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            Volume 10 |Issue 48 | December 23, 2011 |


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My Mother

A Personal Tribute

Matiul Islam


It was December 12, 1981, the day fixed for the formal inauguration of the Ashuganj Fertilizer Factory. As its ex-officio chairman, I had worked relentlessly for four years to ensure that the USD 400 million project would start right on schedule. It was to be a grand occasion. Special trains were arranged to run between Dhaka-Ashuganj-Dhaka to carry the dignitaries, diplomatic corps and other high ups; President Sattar was to perform the inauguration. I prepared my speech for the occasion and started for Kamalapur Railway Station from my residence in Gulshan when I realised that I had forgotten my glasses and had to turn back only to be told by my wife that my mother had suddenly suffered a massive heart attack. Instead of the Railway Station, I rushed immediately to the Governor's House where she was staying with my elder brother Nurul Islam. I realised that she was indeed seriously ill and might not survive the attack. I informed the Minister and the office that the special train should leave and that they should proceed with the inauguration without me. It was destiny which had brought me back to her bedside and my supreme duty was to be with her when she breathed her last.


Born at the turn of the century, my mother did not receive any formal education but was taught to read the Quran which she would recite every morning after morning prayers. She bore 12 children of which one died in the cradle and she brought up the remaining 11 children with great care, love and affection. My father was a strong disciplinarian and would often deal us with a very strong hand and my mother was just the opposite. She was like an island of peace and an oasis of hope and love. At the age of 16, I left home for Calcutta for higher studies but never missed the opportunity to come to Barisal to be with her. The hardship of the journey, the sleepless night in the steamer from Khulna to Barisal, was all forgotten the moment I reached home to my mother.

My father was on a transferable job and every 2-3 years he moved from one place to another. For the sake of our education, most of the time he would leave us behind under the care of our mother. She performed her duty with great patience but under great financial strain since the meagre monthly remittances from my father was hardly sufficient to meet our day to day needs. I remembered her sewing undergarments for us with cotton cut pieces instead of buying readymade ones and save 8 annas per piece. During Ramadan there were no goodies for Iftar. She also mastered the art of satisfying so many mouths with only one chicken or one hilsa fish per meal.



In one of the essays in Arabic that we had to study as a second language in school, “mother” was compared with a “vessel” where things are stored temporarily for safe keeping until the time comes for delivery and that the father was the dominant person from whom you get lineage and heritage. The reference was to the child bearing role of the mother. I detested this piece of essay which seriously undermined the role of the mother who to me was like an angel. It was not until later when I started reading the English translation of Holy Quran that I found solace in the fact that the Holy Quran had given mother the due respect that she fully deserved.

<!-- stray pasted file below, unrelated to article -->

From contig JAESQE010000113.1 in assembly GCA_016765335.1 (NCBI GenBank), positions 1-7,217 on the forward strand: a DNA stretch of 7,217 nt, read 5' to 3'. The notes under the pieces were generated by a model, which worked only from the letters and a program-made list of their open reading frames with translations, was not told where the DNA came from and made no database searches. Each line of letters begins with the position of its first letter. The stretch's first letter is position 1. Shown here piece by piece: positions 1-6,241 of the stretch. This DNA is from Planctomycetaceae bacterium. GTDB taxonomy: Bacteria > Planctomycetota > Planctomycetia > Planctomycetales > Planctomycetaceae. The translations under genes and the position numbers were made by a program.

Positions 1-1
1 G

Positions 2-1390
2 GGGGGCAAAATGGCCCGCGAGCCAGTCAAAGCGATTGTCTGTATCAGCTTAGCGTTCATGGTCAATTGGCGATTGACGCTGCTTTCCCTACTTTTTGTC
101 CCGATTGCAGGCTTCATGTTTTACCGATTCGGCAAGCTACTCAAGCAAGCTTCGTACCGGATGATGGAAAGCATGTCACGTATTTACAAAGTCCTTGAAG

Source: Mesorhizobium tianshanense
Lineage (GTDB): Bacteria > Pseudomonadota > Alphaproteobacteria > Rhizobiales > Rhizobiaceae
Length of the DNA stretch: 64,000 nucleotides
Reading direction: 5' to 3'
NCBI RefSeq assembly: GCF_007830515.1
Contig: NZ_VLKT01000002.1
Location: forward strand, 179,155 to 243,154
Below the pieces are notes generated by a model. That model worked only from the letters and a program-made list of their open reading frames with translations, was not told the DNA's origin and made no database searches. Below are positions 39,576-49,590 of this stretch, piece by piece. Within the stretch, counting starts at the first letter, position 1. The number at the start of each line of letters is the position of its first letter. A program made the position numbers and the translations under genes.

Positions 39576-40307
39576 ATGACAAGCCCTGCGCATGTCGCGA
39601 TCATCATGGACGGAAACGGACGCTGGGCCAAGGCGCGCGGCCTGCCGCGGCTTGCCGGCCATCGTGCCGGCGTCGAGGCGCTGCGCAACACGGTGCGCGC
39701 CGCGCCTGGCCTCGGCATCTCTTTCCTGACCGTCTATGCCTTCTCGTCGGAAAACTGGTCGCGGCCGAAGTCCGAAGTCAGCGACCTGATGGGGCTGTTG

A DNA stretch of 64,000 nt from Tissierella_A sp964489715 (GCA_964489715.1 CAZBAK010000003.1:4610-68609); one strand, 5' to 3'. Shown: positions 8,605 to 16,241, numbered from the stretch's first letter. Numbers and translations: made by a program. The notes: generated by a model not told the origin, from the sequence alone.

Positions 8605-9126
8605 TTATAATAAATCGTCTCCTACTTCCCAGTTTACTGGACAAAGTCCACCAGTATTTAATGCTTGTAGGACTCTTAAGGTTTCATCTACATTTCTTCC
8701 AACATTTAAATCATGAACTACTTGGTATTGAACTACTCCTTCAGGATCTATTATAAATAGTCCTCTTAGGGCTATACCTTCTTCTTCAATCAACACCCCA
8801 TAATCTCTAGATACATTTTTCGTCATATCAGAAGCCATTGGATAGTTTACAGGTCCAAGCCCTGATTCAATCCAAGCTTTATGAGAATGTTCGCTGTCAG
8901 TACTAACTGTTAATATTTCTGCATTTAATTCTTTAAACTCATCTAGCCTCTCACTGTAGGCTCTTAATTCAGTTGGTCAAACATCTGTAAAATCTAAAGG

(i) Sura Bani Israel says: Thy Lord hath decreed that ye worship none but Him and that ye be kind to parents—whether one or both of them attain old age in thy life. Say not to them a word of contempt, nor repel them, but address them in terms of honour and say: My Lord, bestow on them thy mercy even as they cherished me in childhood.

(ii) In Sura Luqman, Allah commands: “Show gratitude to Me and to thy parents”. In Sura Ahquf, Allah says: “We have enjoined on men kindness to his parents. In pain did his mother bear him and in pain did she give him birth. The carrying of the (child) to his weaning is a period of 30 months.”

Throughout my life I followed the dictate of the Holy Quran in letters and in spirit even before I had occasion to read it.


Among her few possessions, was a small and dainty wooden box where in the pigeon holes were stored small vials of all kinds of homeopathic medicines like Arnica, Belladonna, Pulsatilla, Nux Vomica, China etc. which she administered to us for minor ailments such as stomach aches, cough, cold or even bed-wetting. By touching my forehead she would decide whether I had fever or not and that whether I should take a full bath, a body sponge or just wash my head.

Her supreme test on medical matters came when an Ophthalmologist declared that I was suffering from Pterygium, a rare form of eye disease, and would need immediate surgery. With a lot of apprehension, I asked for a cost estimate and was given three different estimates—Rs. 50, if the surgery is performed in the doctor's clinic; Rs. 35, if the surgery is performed in our house with a nurse in attendance; and Rs. 25, without the nursing aid. I discussed all the three options with my mother and finally she came out in favour of the last one. She volunteered to act as a nurse during the surgery. She swooned and almost fainted by the sight of the fresh blood flowing from my eye during surgery. The operation theatre was a dingy, damp room with the plaster coming out of the wall. It was a miracle that I did not catch an infection and that the recovery was uneventful.

After my father's death in 1959 and my youngest sister's marriage in 1963, mother took turns to live with her sons and daughters-in-laws. There were six of us to take care of her in her old age. During the last two years of her life, she was staying with Nurul Islam in the Governor's House in Gulshan where she breathed her last.

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